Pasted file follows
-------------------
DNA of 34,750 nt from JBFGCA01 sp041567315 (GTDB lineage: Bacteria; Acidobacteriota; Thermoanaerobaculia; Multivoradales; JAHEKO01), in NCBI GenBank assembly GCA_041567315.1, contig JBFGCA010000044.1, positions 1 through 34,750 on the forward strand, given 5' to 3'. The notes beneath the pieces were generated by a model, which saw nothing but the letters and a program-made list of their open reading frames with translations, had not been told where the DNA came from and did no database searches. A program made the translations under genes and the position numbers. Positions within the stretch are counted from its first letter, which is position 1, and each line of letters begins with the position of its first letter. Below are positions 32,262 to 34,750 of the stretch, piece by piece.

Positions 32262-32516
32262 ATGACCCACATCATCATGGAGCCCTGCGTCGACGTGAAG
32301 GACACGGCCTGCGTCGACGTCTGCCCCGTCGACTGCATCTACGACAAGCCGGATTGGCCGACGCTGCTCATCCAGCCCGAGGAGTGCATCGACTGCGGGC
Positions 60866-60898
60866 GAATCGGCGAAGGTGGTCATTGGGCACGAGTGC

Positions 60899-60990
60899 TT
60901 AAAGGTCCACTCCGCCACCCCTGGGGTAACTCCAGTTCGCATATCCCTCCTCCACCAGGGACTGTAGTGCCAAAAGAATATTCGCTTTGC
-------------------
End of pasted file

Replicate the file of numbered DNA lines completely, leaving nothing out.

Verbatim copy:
DNA of 34,750 nt from JBFGCA01 sp041567315 (GTDB lineage: Bacteria; Acidobacteriota; Thermoanaerobaculia; Multivoradales; JAHEKO01), in NCBI GenBank assembly GCA_041567315.1, contig JBFGCA010000044.1, positions 1 through 34,750 on the forward strand, given 5' to 3'. The notes beneath the pieces were generated by a model, which saw nothing but the letters and a program-made list of their open reading frames with translations, had not been told where the DNA came from and did no database searches. A program made the translations under genes and the position numbers. Positions within the stretch are counted from its first letter, which is position 1, and each line of letters begins with the position of its first letter. Below are positions 32,262 to 34,750 of the stretch, piece by piece.

Positions 32262-32516
32262 ATGACCCACATCATCATGGAGCCCTGCGTCGACGTGAAG
32301 GACACGGCCTGCGTCGACGTCTGCCCCGTCGACTGCATCTACGACAAGCCGGATTGGCCGACGCTGCTCATCCAGCCCGAGGAGTGCATCGACTGCGGGC
Positions 60866-60898
60866 GAATCGGCGAAGGTGGTCATTGGGCACGAGTGC

Positions 60899-60990
60899 TT
60901 AAAGGTCCACTCCGCCACCCCTGGGGTAACTCCAGTTCGCATATCCCTCCTCCACCAGGGACTGTAGTGCCAAAAGAATATTCGCTTTGC